Four authors (S.A., A.A., A.R. and Z.A.) critically reviewed all of the studies retrieved and selected those judged to be the most relevant. The abstracts of all citations were examined thoroughly. Data were extracted from the relevant research studies using key headings, which are noted in Table 1, simplifying analysis, and review of the literature. Articles were categorized as case report, case series or cohort studies.
The following data were extracted from selected studies: authors; publication year; study location; study design and setting; age; proportion of male patients; patient body mass index [BMI] and ethnicity; type of diabetes [newly diagnosed or pre-existing]; use of sodium-glucose transport protein 2 [SGLT2] inhibitors; patient biochemical parameters at hospital presentation [blood glucose level, HbA1c, pH, bicarbonate, and anion gap]; assessment of study risk of bias; and treatment outcome [survived or died].
The quality assessment of the studies was undertaken based on the Newcastle–Ottawa Scale (NOS) to assess the quality of the selected studies . This assessment scale has two different tools for evaluating case–control and cohort studies. Each tool measures quality in the three parameters of selection, comparability, and exposure/ outcome, and allocates a maximum of 4, 2, and 3 points, respectively. High-quality studies are scored greater than 7 on this scale, and moderate-quality studies, between 5 and 7 . Quality assessment was performed by five authors (A.S.A., M.A.A., S.A.A., M.H.A., and H.A.) independently, with any disagreement to be resolved by consensus.
Descriptive statistics were used to describe the data. For continuous variables, mean and standard deviation were used to summarize the data; and for categorical variables, frequencies and percentages were reported. Differences between the COVID-19 and DKA survival group and COVID-19 and DKA death group were analyzed using the Chi-square (χ2) tests (or Fisher's exact tests for expected cell count < 5 in more than 20% of the cells).
To explore the effect of various demographic and biochemical parameters variables on patient’s final treatment outcome [survival or death] in COVID-19 cases who presented with DKA and included in our review, binary logistic regression model with the univariate and multivariate logistic regression of the complete model; and their odd ratios [ORs], confidence intervals (CIs) and p-values were produced; and forest plots were generated for visualization purposes. All p-values were based on two-sided tests and significance was set at a p-value less than 0.05. R version 4.1.0 with the packages finalfit and forestplot was used for all statistical analyses.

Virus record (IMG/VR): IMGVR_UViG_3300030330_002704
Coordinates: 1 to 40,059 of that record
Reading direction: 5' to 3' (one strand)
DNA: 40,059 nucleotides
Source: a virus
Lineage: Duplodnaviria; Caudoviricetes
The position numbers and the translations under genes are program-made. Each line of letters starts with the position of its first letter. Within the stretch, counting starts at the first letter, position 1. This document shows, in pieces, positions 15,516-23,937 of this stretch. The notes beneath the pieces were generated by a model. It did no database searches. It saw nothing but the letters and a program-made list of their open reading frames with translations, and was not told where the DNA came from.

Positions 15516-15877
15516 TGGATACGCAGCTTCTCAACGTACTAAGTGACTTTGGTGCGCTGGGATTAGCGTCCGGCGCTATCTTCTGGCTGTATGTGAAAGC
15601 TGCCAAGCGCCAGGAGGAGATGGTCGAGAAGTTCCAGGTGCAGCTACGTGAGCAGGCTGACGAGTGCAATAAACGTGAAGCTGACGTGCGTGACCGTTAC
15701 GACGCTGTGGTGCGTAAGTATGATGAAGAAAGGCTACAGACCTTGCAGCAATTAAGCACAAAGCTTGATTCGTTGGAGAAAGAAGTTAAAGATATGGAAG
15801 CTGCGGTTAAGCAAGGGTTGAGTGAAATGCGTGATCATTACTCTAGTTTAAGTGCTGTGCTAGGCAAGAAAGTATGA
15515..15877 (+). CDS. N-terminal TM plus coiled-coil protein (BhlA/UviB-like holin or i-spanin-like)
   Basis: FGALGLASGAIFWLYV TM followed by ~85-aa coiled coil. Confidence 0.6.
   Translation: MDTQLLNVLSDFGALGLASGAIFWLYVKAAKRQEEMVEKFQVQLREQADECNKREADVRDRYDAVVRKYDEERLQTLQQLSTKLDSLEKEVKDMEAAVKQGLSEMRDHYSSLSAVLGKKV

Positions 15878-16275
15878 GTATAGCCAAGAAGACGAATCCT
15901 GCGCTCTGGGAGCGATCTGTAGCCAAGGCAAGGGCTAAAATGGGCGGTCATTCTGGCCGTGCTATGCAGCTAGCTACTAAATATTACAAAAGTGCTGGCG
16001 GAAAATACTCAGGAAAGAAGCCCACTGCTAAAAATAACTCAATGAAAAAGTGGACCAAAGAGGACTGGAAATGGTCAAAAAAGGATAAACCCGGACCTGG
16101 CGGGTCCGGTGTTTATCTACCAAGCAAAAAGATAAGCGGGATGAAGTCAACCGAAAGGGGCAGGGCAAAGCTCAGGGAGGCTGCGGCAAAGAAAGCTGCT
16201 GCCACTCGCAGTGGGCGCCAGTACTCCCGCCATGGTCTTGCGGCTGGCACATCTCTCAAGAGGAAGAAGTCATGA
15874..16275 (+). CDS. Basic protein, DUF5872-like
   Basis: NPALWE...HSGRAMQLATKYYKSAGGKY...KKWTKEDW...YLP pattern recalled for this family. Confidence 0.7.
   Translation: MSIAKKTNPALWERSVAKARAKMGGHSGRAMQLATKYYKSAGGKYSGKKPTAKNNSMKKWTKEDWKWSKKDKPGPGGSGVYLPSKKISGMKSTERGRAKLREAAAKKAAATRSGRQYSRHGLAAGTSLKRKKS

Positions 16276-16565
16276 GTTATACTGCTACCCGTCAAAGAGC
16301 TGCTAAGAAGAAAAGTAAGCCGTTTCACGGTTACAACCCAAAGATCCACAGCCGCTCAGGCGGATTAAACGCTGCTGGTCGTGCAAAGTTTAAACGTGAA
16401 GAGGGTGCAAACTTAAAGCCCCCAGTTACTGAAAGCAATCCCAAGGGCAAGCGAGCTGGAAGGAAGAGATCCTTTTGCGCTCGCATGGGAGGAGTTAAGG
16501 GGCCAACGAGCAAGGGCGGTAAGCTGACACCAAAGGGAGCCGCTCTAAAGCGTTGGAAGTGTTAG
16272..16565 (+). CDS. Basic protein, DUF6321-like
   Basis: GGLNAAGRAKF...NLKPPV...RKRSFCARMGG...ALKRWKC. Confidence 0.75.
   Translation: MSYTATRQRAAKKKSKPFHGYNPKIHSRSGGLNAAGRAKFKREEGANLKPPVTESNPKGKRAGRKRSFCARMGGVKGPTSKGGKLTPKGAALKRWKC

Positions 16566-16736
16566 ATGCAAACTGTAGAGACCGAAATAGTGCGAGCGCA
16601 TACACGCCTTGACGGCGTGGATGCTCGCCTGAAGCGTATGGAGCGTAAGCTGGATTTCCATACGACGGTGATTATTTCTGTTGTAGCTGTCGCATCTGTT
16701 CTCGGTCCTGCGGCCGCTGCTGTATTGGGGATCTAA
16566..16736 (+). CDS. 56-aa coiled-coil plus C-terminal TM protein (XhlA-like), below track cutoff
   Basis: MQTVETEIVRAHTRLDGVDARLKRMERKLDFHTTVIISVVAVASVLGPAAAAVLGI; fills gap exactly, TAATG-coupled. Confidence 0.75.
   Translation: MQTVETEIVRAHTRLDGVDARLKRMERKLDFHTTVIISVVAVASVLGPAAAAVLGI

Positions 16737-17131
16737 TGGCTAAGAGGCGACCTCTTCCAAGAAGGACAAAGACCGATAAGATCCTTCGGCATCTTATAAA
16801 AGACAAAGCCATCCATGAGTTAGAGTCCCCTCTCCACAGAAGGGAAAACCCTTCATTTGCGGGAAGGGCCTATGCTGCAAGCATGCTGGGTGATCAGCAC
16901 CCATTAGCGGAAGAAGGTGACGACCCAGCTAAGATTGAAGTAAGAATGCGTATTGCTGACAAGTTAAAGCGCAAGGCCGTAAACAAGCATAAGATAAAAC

Study characteristics and quality
A total of 557 publications were identified (Fig. 1). After scanning titles and abstracts, we discarded 162 duplicate articles. Another 119 irrelevant articles were excluded based on the titles and abstracts. The full texts of the 201 remaining articles were reviewed, and 133 irrelevant articles were excluded. As a result, we identified 68 studies that met our inclusion criteria [8,9,10,11,12,13,14,15,16,17,18,19,20,21,22,23,24,25,26,27,28,29,30,31,32,33,34,35,36,37,38,39,40,41,42,43,44,45,46,47,48,49,50,51,52,53,54,55,56,57,58,59,60,61,62,63,64,65,66,67,68,69,70,71,72,73,74,75]. The detailed characteristics of the included studies are shown in Table 1. Among the included studies, 11 reported DKA and COVID-19 in children [8, 11, 22, 30, 34, 44, 45, 56, 61, 66, 72], 56 reported DKA and COVID-19 in adults [9, 10, 12,13,14,15,16,17,18,19,20,21, 23, 25,26,27,28,29, 31,32,33, 35,36,37,38,39,40,41,42,43, 46,47,48,49,50,51,52,53,54,55, 57,58,59,60, 62,63,64,65, 67,68,69,70,71, 73,74,75], and only 1 study reported DKA and COVID-19 in both children and adults . There were 54 case report [8,9,10,11,12, 14, 16, 17, 19,20,21,22,23, 25,26,27, 29,30,31,32,33,34,35,36,37,38,39,40,41,42, 44,45,46,47,48,49,50,51, 53,54,55,56,57,58, 60, 61, 64, 66, 67, 69, 71, 72, 74, 75], 10 case series [13, 15, 28, 43, 58, 59, 62, 63, 70, 73] and 4 cohort [18, 24, 52, 68] studies. These studies were conducted in United States (n = 29), United Kingdom (n = 6), India (n = 6), Peru (n = 5), Saudi Arabia (n = 4), France (n = 2), Qatar (n = 2), Iran (n = 2), The Netherlands (n = 1), Turkey (n = 1), Brazil (n = 1), Belgium (n = 1), South Korea (n = 1), Japan (n = 1), Germany (n = 1), Singapore (n = 1), Indonesia (n = 1), Maldives (n = 1), China (n = 1), and Egypt (n = 1). Only 4 studies were performed within a multi-centre settings [15, 24, 52, 68]. The median NOS score for these studies was 6 (range, 5–8). Among the 68 included studies, 65 studies were moderate-quality studies (i.e., NOS scores were between 5 and 7) and 3 studies demonstrated a relatively high quality (i.e., NOS scores > 7); Table 1 (Additional file 2).
Demographic and clinical characteristics of DKA patients with SARS-CoV-2 infection
The included studies had a total of 639 DKA patients with confirmed SARS-CoV-2 infection as detailed in Table 1. Amongst these 639 patients, 46 (7.2%) were children and 334 (52.3%) were adults. The median or mean patient age ranged from < 1 years to 66 years across studies. There was an increased male predominance in DKA patients diagnosed with SARS-CoV-2 in most of the studies [n = 373, 58.4%] [9,10,11,12,13, 15,16,17, 19, 20, 23, 25, 26, 31,32,33, 36, 37, 39, 45, 47, 50,51,52, 55,56,57,58, 60,61,62,63,64, 67,68,69, 74, 75] and majority of the patients belonged to Hispanic (n = 156, 24.4%) and black (n = 98, 15.3%) ethnicity [14,15,16, 18, 19, 21, 24, 27, 28, 44,45,46, 54, 57, 58, 62, 63, 65, 68, 75]. The median BMI for all included patients was 27.3 kg/m2 [interquartile range (IQR) 24.8–30.6 kg/m2]. Most of the patients (n = 309, 48.3%) had pre-existing type 2 diabetes mellitus, however, some of the cases were pre-existing type 1 diabetes mellitus (n = 73, 11.4%) and about (n = 75, 11.7%) of the patients were newly diagnosed diabetes mellitus with SARS-CoV-2. Only 11 (1.7%) of all cases were taking SGLT2 inhibitors.